Deadly allergic reaction to just the smell of cooking fish? Northeast Ohio doctor confirms it can happen

11 year-old NY child died of severe asthma attack this week
A University Hospitals doctor says fish can be an airborne allergen causing an allergic...
A University Hospitals doctor says fish can be an airborne allergen causing an allergic reaction from simply smelling fish being cooked.(Source: Pixabay)
Updated: Jan. 4, 2019 at 1:29 PM EST
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CLEVELAND, OH (WOIO) -Authorities are still investigating the death of an 11 year-old boy who simply walked into his grandmother’s home on New Year’s Day while she was cooking fish.

The child’s father said they knew he had a fish allergy, and kept him from eating fish, but didn’t know the smell could cause a massive asthma attack that reportedly killed him.

“Unfortunately, fish allergen is airborne so I have seen reactions when people are in contacts with fish being cooked such as at fish fries and sometimes in restaurants,” Dr. Sam Friedlander with University Hospitals said. “Typically the reactions I’ve seen are milder such as hives or mild throat irritation.”

In extreme cases, like the 11 year-old in Brooklyn, the reaction can cause a severe asthma attack.

“People get throat swelling and it constricts the airway so that they can’t breathe,” Dr. Friedlander said. “And in asthma the constriction is lower in the airways and people are not able to get oxygen to the vital organs. There is a huge inflammatory reaction, mucus coats the inside of the airways and the smooth muscles of the airways tighten the airways.”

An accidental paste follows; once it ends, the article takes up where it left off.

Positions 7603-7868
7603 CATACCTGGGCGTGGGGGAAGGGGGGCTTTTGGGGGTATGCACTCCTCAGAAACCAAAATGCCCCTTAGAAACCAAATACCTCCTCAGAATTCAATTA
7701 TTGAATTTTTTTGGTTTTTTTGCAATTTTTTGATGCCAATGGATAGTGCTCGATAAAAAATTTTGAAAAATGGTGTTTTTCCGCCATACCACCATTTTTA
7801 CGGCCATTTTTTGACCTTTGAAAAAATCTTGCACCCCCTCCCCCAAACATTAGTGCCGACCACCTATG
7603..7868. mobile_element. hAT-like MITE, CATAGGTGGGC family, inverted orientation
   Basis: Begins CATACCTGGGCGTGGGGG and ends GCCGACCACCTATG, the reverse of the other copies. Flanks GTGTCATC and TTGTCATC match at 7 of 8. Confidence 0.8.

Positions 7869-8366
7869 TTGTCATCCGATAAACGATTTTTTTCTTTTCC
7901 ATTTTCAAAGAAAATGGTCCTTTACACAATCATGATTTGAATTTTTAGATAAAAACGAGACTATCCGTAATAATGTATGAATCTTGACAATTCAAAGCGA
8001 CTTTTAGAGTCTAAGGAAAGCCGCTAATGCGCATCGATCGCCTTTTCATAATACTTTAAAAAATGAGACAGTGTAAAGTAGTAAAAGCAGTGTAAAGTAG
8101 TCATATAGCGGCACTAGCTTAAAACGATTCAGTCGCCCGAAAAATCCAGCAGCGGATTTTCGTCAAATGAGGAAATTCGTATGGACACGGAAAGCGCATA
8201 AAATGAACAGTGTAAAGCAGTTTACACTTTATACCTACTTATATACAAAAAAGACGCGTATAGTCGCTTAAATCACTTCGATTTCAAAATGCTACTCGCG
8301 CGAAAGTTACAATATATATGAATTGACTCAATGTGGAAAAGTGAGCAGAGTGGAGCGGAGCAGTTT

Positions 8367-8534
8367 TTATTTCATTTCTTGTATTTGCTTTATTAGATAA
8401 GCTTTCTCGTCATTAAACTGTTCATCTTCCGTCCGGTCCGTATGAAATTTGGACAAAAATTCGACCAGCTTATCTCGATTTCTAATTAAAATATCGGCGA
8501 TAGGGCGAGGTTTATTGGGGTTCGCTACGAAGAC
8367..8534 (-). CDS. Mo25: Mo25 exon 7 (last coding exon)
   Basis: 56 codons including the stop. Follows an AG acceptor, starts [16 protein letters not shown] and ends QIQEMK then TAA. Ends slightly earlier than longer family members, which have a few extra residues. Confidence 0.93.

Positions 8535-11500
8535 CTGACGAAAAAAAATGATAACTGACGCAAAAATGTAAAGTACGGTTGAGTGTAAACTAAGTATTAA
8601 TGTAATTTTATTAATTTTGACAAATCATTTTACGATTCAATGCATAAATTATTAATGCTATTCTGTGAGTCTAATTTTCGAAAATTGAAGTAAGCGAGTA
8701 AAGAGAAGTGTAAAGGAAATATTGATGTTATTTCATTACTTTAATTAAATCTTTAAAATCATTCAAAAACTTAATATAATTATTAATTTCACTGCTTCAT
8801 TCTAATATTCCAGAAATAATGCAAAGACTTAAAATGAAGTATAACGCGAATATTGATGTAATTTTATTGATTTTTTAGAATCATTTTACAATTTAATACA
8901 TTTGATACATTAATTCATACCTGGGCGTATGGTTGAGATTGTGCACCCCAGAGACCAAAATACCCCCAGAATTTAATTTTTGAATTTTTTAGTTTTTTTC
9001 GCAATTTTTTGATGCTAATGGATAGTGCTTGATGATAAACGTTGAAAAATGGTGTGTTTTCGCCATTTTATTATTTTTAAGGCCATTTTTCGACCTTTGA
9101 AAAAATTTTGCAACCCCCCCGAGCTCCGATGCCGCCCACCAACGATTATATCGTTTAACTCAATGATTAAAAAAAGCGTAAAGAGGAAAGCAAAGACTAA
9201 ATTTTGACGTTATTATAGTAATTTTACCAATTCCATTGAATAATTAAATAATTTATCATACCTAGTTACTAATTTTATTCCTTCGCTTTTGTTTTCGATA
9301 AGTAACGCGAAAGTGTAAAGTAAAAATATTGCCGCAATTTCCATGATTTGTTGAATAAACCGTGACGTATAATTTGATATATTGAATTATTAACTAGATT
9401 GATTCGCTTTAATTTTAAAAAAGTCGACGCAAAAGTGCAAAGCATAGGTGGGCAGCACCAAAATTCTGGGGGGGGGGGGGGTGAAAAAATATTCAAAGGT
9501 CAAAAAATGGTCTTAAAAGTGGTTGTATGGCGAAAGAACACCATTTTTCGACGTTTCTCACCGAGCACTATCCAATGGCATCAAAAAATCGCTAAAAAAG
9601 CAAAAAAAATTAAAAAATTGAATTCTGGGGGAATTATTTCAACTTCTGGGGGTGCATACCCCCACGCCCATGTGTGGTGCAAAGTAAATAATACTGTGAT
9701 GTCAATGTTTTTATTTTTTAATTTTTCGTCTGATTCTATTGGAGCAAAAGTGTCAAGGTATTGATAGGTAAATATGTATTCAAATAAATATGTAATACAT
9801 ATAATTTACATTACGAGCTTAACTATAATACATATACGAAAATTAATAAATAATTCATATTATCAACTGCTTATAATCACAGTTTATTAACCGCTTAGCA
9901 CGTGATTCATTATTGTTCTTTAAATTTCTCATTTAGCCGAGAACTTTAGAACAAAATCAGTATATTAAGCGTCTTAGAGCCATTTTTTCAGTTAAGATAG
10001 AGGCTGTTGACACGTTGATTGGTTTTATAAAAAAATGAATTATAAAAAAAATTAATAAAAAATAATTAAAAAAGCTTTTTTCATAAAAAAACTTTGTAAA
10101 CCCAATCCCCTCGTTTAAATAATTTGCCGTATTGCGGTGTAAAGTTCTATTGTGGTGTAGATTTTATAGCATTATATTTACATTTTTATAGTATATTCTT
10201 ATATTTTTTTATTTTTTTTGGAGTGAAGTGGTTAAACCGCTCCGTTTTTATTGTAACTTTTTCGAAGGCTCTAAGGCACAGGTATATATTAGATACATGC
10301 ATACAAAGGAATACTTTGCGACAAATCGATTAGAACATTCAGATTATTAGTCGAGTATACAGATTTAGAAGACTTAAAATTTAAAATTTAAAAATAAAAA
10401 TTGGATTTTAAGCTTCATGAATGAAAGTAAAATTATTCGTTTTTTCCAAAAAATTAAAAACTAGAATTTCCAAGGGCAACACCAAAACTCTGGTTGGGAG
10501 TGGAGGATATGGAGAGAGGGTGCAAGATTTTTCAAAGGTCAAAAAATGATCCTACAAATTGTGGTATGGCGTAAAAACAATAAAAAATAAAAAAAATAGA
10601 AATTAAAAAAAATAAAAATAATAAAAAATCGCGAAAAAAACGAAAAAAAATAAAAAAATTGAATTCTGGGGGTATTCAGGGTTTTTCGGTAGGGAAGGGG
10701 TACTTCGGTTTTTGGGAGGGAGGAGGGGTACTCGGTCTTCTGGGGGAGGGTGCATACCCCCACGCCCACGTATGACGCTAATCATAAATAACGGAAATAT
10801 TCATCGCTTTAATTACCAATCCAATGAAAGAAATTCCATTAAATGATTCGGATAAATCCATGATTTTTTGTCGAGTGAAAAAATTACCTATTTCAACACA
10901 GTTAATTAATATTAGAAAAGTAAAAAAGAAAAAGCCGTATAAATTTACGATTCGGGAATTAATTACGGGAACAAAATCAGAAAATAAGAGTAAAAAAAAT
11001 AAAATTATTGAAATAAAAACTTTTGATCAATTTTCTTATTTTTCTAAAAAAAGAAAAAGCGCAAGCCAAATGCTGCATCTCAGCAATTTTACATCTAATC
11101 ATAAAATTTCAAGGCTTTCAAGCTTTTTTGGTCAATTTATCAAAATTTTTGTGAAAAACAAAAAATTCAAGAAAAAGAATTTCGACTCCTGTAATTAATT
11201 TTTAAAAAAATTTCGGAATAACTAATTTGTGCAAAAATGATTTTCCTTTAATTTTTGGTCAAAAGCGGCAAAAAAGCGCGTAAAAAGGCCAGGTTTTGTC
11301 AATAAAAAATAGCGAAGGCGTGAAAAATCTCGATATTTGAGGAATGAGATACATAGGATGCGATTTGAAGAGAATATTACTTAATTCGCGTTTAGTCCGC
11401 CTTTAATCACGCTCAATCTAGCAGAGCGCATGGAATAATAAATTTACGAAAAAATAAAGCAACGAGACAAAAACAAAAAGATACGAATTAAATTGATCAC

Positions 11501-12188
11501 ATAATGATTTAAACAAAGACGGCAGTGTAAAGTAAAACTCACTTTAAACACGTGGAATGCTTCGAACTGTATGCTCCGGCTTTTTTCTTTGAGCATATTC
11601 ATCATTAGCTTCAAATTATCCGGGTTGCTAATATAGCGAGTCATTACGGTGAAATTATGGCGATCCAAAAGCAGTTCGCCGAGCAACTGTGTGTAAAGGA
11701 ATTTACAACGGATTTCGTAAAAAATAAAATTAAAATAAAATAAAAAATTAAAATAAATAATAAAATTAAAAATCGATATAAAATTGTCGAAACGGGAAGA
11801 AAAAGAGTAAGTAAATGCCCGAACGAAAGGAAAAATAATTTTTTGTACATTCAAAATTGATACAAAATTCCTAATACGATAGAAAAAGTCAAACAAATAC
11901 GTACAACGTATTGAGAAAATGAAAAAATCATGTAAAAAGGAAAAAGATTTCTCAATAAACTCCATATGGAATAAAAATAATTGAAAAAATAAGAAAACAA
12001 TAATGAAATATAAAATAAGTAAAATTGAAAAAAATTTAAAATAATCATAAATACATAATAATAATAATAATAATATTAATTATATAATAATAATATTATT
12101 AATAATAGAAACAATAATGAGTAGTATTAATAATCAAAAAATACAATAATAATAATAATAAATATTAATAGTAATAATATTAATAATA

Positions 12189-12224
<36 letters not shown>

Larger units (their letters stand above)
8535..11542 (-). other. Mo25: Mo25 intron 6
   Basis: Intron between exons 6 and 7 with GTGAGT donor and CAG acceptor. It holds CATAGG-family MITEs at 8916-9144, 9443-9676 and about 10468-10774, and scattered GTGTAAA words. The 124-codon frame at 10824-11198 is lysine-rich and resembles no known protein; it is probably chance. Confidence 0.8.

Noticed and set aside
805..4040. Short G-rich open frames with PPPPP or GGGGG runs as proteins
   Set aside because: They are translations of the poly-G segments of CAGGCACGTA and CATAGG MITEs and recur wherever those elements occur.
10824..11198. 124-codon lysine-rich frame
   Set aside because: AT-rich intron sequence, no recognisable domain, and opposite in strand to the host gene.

I also asked Friedlander why we seem to be hearing of more and more people having, sometimes severe, allergic reactions.

“This is a complicated answer that we feel is related to the hygiene hypothesis,” Dr. Friedlander said. “Briefly, our environment is becoming too clean, parts of the immune system are not needed to fight as many infections and so the immune system is becoming more allergic.”

Pollen is the most common airborne allergen but there are others:

  • Pollens 
  • House dust mites 
  • Mold spores 
  • Food 

As for parents with a child who has a peanut allergy, “The good news is that peanut is a different type of allergen and it’s not typically airborne. They should be cautious at sporting events, though, where peanuts maybe tossed around such as baseball games,” according to Dr. Friedlander.

“Other foods can aersolized like steaming milk, or frying eggs but it’s very rare. For instance, once I saw someone working for a major food manufacturer have a reaction to egg flour. But fish and shellfish are more commonly seen,” Dr. Friedlander said.

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